A church that moved
There is a brief reference – but no details – to a tale that the stones of St. Mary the Virgin’s church (TL525120) at Matching kept being moved to the present site from the one originally intended. This type of story crops up all over the country, with the culprit usually being the Devil, and is probably an attempt to explain why the parish church stands isolated from main areas of habitation.
Source: Janet & Colin Bord: ‘The Secret Country’ (Paladin Books, 1978), p.132.
The haunted causeway…
The Strood is the causeway road that connects Mersea Island to mainland Essex. Although constructed by Saxons in the late 7th century, for many years it was believed to be Roman, which explains why it is supposed to be haunted by a Roman soldier. Some say that he walks the Strood at midnight, after suffering an untimely death.1 Some say that only his top half is visible, as the road level is higher now than in his day (when the causeway actually didn’t even exist).2 Yet others have said that, in full centurion battledress, he haunts not only the Strood but the Peldon Rose pub on the mainland side of the road.3
Not far from the Strood, on Barrow Hill at TM023143, is Mersea Mount, a conical, flat-topped burial mound that actually is Romano-British. The main ghost here is a Roman soldier (perhaps the same one that walks the Strood?), standing guard over the Mount’s occupant1 – although a complete chariot with horses has also been known to frequent the area.2 A more-well known haunting, that of two Viking brothers battling every night over a woman, is completely fictitious. The Reverend Sabine Baring-Gould invented it for his 1880 melodrama ‘Mehalah’.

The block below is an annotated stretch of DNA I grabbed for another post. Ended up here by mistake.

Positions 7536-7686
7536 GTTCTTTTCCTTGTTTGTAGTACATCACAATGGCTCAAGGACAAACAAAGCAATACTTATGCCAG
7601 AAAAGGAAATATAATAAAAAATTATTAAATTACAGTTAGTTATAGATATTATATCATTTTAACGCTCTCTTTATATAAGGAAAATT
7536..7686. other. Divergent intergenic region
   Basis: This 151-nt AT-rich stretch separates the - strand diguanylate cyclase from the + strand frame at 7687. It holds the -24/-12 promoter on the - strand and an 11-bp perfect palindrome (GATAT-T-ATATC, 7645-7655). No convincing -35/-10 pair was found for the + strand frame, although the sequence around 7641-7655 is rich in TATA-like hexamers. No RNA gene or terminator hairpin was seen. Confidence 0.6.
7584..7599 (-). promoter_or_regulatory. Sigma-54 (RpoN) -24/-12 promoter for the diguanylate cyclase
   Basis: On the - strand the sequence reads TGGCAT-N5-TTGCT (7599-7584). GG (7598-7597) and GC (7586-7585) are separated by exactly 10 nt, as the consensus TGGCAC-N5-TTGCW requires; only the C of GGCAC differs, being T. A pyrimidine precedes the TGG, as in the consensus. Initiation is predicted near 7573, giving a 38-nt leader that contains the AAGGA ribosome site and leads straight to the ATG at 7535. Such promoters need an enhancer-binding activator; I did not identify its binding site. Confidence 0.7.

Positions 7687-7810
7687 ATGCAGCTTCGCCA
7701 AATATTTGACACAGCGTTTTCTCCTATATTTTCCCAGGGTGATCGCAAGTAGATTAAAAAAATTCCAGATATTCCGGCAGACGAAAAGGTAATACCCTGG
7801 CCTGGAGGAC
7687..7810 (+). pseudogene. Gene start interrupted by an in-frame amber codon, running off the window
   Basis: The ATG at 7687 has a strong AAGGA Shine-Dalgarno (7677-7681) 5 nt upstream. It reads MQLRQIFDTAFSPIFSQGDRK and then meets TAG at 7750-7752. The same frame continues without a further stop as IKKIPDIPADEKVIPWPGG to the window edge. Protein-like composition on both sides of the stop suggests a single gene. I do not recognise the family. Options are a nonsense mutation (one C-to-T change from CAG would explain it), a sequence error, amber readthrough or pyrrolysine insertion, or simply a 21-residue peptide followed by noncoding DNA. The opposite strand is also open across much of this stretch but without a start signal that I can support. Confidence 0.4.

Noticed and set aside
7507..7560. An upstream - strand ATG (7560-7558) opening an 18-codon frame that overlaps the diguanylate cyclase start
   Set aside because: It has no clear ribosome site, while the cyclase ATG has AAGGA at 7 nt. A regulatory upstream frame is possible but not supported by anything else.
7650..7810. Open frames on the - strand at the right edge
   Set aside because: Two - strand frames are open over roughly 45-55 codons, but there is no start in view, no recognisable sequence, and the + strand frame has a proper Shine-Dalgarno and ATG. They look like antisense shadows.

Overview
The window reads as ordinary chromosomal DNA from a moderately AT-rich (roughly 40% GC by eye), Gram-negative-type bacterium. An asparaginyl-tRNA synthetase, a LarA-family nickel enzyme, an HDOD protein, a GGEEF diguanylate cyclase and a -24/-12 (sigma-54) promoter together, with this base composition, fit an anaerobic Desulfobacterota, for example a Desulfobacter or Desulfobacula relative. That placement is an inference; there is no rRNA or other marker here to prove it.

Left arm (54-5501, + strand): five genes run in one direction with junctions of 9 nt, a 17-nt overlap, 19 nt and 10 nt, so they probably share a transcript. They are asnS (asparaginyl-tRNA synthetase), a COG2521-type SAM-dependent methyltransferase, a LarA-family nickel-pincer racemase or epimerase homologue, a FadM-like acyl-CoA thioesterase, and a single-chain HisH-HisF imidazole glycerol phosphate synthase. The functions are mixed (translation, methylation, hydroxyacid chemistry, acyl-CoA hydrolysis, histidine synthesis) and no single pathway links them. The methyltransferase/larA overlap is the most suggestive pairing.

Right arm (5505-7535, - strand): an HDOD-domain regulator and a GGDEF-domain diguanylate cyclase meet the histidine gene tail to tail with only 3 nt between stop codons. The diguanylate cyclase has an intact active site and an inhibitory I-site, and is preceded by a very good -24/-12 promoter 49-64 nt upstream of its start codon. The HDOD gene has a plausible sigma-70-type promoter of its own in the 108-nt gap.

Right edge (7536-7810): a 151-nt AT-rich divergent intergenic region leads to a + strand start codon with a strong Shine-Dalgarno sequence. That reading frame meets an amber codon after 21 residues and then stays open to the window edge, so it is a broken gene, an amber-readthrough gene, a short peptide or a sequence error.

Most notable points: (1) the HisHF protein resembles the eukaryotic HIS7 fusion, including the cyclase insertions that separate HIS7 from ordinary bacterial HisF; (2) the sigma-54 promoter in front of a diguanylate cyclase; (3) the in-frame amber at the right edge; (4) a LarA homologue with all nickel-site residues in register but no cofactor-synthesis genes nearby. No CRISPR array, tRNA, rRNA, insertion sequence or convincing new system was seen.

2. Federation of Essex Women’s Institutes: ‘The Essex Village Book’ (Countryside Books, 2001), p.240.
Legends can begin from rumour, and rumour from the absence of facts. That certainly seems to be the case at St. Edmund's church in East Mersea. With as little substance to the tale as that of the tomb at Pitsea, it seems to have become lodged in local lore that the grave of Sarah Wrench is that of a witch. She died in 1848 aged 15, and over her grave was placed a cage formed of curved iron rods. Such a cage is usually called a mortsafe, and was used from about 1816 to deter grave-robbers from stealing the recently-dead and selling the bodies to medical schools. Here, however, the tale has arisen that Sarah was a witch, with the cage placed there to prevent her from rising again.
Others have said that she was a suicide and/or had a child out of wedlock. This is strengthened by the fact that the grave is on the north side of the church, which traditionally was for the burial of criminals, suicides and the unbaptised - although this was by no means universal practice, and in any case, died out long before the 19th century.
Other problems with the story are that the Anatomy Act of 1832 put an end to body-snatching 16 years before Sarah even died; mortsafes were common in Scotland, but not in England; and there's no evidence that the cage even is a mortsafe - excavation would be needed to see if it's fastened by rods into a heavy plate or stone slab, as true mortsafes were. It would seem that rumour and gossip have turned a 15 year old girl into a witch, and a simple grave into local legend.
Richard Jones: 'Myths & Legends of Britain & Ireland' (New Holland Publishers, 2006), p.73.